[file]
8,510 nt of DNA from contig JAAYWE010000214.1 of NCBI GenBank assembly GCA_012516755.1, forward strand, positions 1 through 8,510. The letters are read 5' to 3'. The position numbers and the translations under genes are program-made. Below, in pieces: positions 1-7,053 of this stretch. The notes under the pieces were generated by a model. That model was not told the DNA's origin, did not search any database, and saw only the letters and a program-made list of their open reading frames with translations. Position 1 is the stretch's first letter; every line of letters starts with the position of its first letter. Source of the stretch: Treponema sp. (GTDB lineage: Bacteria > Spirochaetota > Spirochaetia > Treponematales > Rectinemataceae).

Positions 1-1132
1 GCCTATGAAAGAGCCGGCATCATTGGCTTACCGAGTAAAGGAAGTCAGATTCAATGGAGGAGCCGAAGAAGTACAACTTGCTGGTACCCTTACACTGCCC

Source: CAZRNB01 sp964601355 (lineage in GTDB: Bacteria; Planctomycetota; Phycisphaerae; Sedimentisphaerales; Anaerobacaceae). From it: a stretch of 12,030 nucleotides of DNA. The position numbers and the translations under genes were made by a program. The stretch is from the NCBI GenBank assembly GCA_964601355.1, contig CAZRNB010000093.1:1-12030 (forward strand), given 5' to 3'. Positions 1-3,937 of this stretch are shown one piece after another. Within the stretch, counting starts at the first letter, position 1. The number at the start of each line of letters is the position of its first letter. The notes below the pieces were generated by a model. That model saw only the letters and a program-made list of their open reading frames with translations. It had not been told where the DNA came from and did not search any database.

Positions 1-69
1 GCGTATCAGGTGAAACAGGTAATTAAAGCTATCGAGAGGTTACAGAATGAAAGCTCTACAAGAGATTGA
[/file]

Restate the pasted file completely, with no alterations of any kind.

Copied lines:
8,510 nt of DNA from contig JAAYWE010000214.1 of NCBI GenBank assembly GCA_012516755.1, forward strand, positions 1 through 8,510. The letters are read 5' to 3'. The position numbers and the translations under genes are program-made. Below, in pieces: positions 1-7,053 of this stretch. The notes under the pieces were generated by a model. That model was not told the DNA's origin, did not search any database, and saw only the letters and a program-made list of their open reading frames with translations. Position 1 is the stretch's first letter; every line of letters starts with the position of its first letter. Source of the stretch: Treponema sp. (GTDB lineage: Bacteria > Spirochaetota > Spirochaetia > Treponematales > Rectinemataceae).

Positions 1-1132
1 GCCTATGAAAGAGCCGGCATCATTGGCTTACCGAGTAAAGGAAGTCAGATTCAATGGAGGAGCCGAAGAAGTACAACTTGCTGGTACCCTTACACTGCCC

Source: CAZRNB01 sp964601355 (lineage in GTDB: Bacteria; Planctomycetota; Phycisphaerae; Sedimentisphaerales; Anaerobacaceae). From it: a stretch of 12,030 nucleotides of DNA. The position numbers and the translations under genes were made by a program. The stretch is from the NCBI GenBank assembly GCA_964601355.1, contig CAZRNB010000093.1:1-12030 (forward strand), given 5' to 3'. Positions 1-3,937 of this stretch are shown one piece after another. Within the stretch, counting starts at the first letter, position 1. The number at the start of each line of letters is the position of its first letter. The notes below the pieces were generated by a model. That model saw only the letters and a program-made list of their open reading frames with translations. It had not been told where the DNA came from and did not search any database.

Positions 1-69
1 GCGTATCAGGTGAAACAGGTAATTAAAGCTATCGAGAGGTTACAGAATGAAAGCTCTACAAGAGATTGA